Melinda Corwin, Ph.D., professor and director for the Texas Tech University Health Sciences Center School of Health Professions Stroke/Aphasia Recovery (STAR) Program has been working in speech pathology for years. She says aphasia is challenging for those who have survived a stroke or traumatic brain injury.
“It typically happens with damage to the left side of the brain and manifests differently in every survivor,” Corwin said. “Strokes often are the cause of aphasia, but can also be brought on by a primary progressive aphasia (PPA) such as dementia. Aphasia is a loss of language that can manifest as difficulty reading, writing, speaking and understanding words or numbers.”
The STAR program focuses on creating a community for stroke survivors, their caregivers (family members and friends), speech-language pathology graduate students and faculty members to build communication skills.
“We have 10 small groups and every group has a personality of its own,” Melinda Corwin, Ph.D., professor and director for the STAR Program said. “They may have difficulty speaking, but when they are given the personalized tools to communicate, their lives improve drastically. We now have groups whose members sustained damage to the right side of their brain, which controls tone and rhythm of voice, in addition to groups whose members sustained damage to the left side of the brain which affects speech and language. Every person needs personalized care. No two cases are alike.”
At the STAR end-of-year luncheon, awards were given to outstanding community members for their support of people with communication challenges.
“We must all treat others in kind,” Pastor Mark Porter, a recipient of the Life Participation community award, said. “They may have difficulty expressing their ideas, but their mind is still there, all their skills are still there. They can still do accounting and they can still tell jokes and stories. Life can be difficult for those with aphasia, but with a strong community, they can truly thrive.”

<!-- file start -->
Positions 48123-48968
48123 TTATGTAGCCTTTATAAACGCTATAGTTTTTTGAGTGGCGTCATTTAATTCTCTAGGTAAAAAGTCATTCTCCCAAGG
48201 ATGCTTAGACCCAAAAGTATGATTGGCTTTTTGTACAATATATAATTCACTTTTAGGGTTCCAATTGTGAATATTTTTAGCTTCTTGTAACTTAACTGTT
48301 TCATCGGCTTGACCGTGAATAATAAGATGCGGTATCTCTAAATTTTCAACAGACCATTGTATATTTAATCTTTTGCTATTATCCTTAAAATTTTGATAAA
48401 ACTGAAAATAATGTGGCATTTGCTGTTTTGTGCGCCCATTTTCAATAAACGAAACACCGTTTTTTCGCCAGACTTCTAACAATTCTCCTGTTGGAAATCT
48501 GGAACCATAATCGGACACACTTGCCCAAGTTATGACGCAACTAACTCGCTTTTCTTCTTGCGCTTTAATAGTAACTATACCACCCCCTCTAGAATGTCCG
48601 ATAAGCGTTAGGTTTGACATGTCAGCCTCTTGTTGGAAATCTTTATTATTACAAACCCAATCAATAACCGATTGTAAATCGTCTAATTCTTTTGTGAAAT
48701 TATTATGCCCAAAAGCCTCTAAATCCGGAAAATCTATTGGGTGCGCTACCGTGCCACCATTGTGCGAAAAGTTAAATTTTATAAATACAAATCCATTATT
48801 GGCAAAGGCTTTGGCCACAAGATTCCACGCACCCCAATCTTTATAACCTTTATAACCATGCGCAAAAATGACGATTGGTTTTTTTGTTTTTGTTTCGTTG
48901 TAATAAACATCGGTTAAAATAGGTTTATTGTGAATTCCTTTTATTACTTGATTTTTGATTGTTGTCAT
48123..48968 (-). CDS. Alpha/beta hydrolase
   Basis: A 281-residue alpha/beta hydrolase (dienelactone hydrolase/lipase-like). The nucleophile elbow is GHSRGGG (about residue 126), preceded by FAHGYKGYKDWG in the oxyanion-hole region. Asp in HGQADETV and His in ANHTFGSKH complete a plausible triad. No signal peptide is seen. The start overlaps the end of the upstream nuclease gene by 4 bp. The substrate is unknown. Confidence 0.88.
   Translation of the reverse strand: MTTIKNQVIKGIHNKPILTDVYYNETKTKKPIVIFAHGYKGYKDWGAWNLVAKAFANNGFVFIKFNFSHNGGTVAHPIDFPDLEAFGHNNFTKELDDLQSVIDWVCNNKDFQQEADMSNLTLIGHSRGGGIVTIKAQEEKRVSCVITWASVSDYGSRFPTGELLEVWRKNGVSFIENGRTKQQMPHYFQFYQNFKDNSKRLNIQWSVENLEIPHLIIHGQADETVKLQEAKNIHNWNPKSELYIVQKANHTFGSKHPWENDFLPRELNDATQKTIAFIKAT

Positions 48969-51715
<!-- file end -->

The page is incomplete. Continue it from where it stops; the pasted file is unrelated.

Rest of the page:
This year, another special group added to the STAR Program includes members with Primary Progressive Aphasia (PPA), a special type of aphasia caused by a progressive disease. Logan Chandler, a first-year speech pathology graduate student, works with this group called Pilgrim’s Progress.
“They are so supportive of each other,” Chandler said. “They will help each other by trying to complete thoughts and are patient listeners. One person in our group has great difficulty speaking, but when we play music, she can sing every word. We can provide strategies to help maintain their communication abilities for as long as possible.”
Another group within the STAR Program, Stroke of Genius, is facilitated by first-year speech pathology student Brooke Hannemann.
“Strokes on the right side of the brain can cause a monotone voice and issues with speech rhythm,” Hannemann said. “Most of our members return to work, and we help them make phone calls, leave emails and ask questions with vocal inflection. We work on their emphasis with musical trivia. They love music, especially classic rock. The STAR Program brings people together and creates a community. Each individual has their own goals and obstacles, but they are united in lifting each other up and improving their lives.”
First-year graduate student Taylor Felan works with Minds of the Round Table, a mostly nonverbal group. Minds of the Round Table has been a part of the STAR Program for 19 years. At their end-of-year luncheon, they put their developed skills into action as they presented the cake.
“If you stepped into the room, you may not notice at first they have aphasia,” Felan said. “They are always laughing and joking around. They’ve known each other for so long, which has helped them build confidence and relationships. I like tailoring their individual care to meet their personal needs.”
The STAR Program concluded their activities for the Spring 2017 semester, but will begin its Fall 2017 meetings in September. Contact Corwin at 806-743-9050 for more information on the STAR Program.